The regulatory hurdle looms large, but the Wengreens remain committed to commercializing the product.

“Whether MedShell is a medical device is debatable,” Eric says. “Honestly, I don't know exactly what would be required to either convince the FDA that MedShell is not a medical device or meet the FDA's medical-device requirements. I reached out to the FDA for guidance, but I have not gotten specific answers regarding next steps.”

Although they have no plans to reopen the Indiegogo campaign, the Wengreens say they want to make sure supporters have the first opportunity to get the device when it launches. Consumer interest remains strong; MedShell's YouTube videos have now been viewed more than 76,000 times. 

“My goal is to transfer my patents and designs to a company with the resources to remove the FDA uncertainty and bring the product to market,” Eric says. “A larger company is better suited to making the invention widely available.”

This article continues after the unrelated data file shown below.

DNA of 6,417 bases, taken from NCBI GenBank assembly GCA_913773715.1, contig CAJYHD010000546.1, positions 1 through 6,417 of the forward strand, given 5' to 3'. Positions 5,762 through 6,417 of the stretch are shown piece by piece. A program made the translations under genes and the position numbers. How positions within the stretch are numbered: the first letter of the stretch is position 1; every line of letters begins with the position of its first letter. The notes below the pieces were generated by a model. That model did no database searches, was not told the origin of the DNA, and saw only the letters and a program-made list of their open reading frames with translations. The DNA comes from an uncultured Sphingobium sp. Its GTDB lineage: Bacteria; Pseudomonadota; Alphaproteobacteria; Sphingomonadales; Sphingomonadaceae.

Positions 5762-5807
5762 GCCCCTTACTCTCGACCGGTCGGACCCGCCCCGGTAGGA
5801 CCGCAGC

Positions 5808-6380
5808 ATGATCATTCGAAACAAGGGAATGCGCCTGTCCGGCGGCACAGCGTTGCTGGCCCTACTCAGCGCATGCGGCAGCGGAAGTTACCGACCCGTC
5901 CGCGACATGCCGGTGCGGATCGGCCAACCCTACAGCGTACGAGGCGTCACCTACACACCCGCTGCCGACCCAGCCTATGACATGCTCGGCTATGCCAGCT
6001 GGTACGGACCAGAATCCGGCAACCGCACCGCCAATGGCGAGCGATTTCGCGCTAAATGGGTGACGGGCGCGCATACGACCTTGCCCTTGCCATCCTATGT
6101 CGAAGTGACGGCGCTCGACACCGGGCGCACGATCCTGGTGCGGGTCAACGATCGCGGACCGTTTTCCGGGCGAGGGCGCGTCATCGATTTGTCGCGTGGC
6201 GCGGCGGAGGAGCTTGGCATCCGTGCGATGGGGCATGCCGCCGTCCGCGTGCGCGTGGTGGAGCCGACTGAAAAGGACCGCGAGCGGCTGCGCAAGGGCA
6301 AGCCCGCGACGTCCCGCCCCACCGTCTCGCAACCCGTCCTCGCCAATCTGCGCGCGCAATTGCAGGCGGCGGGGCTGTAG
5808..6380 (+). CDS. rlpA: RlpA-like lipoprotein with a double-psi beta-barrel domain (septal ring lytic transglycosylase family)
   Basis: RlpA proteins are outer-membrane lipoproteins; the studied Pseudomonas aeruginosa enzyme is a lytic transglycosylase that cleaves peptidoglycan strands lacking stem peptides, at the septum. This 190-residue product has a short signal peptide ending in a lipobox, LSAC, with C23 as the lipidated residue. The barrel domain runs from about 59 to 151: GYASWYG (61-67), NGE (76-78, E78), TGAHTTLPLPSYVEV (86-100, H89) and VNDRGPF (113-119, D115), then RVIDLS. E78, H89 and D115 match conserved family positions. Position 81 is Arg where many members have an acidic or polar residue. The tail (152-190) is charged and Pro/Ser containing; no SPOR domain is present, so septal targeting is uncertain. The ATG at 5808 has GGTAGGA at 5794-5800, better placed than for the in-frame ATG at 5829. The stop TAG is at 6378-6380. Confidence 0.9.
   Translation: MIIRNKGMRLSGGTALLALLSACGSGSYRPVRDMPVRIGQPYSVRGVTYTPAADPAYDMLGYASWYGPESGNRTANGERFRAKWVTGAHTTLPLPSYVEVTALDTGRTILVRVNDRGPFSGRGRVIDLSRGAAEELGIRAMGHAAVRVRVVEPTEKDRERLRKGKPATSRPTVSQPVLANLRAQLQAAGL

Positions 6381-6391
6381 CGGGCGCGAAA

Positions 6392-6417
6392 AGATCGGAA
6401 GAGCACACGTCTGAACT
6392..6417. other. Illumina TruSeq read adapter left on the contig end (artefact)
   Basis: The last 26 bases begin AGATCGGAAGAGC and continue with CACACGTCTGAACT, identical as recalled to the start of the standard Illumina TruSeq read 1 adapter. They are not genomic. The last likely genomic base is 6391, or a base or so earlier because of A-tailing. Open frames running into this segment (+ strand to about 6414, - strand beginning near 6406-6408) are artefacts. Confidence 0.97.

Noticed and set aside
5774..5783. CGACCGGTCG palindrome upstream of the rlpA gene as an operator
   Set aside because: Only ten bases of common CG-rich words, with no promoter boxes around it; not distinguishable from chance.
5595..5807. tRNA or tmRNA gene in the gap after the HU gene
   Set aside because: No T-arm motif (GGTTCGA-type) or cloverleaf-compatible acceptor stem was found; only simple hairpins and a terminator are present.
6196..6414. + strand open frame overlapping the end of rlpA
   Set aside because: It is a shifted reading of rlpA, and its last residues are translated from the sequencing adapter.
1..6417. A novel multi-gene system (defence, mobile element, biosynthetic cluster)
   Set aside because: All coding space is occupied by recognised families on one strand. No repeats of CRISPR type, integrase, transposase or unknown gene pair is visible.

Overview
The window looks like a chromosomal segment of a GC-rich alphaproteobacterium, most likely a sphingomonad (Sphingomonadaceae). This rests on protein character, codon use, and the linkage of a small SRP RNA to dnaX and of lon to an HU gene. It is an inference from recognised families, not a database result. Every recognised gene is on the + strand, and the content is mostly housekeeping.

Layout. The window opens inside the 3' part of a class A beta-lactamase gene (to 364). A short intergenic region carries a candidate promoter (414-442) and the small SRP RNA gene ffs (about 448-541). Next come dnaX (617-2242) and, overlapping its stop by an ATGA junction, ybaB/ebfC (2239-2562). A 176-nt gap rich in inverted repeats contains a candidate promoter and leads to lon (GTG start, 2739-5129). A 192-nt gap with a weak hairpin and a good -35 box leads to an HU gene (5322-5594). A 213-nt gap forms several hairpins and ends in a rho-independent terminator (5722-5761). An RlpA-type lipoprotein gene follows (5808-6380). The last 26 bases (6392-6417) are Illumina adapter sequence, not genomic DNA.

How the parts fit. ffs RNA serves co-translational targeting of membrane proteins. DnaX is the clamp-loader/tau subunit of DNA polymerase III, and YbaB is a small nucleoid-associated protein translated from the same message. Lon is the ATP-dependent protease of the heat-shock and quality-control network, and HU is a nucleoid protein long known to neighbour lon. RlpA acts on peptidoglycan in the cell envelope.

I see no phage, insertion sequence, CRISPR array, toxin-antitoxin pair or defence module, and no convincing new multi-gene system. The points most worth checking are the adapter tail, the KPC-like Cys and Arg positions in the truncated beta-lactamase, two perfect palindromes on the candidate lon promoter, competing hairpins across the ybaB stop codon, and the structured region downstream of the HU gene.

Research roundup: Polystyrene microcapsules; vermiculite composites; topology optimization; more

Ben Welter - Friday, June 16, 2017

Polystyrene Microcapsules with Palmitic-Capric Acid Eutectic Mixture as Building Thermal Energy Storage Materials [Energy and Buildings]

Preparation and characterization of capric-palmitic-stearic acid ternary eutectic mixture/expanded vermiculite composites as form-stabilized thermal energy storage materials [Journal of Materials Science and Technology]

Topology optimization for heat transfer enhancement in Latent Heat Thermal Energy Storage [International Journal of Heat and Mass Transfer]

Investigating thermal properties of using nano-tubular ZnO powder in paraffin as phase change material composite for thermal energy storage [Composites Part B: Engineering]

PCM replacement cap keeps insulin pens at the right temperature

Ben Welter - Monday, June 05, 2017

VIVA insulin cap

Insulin pens must be kept between 15° and 30° Celsius to ensure safe and effective injection. An Israeli company has developed a cap that combines phase change material with monitoring electronics to keep these pens from overheating in hot environments.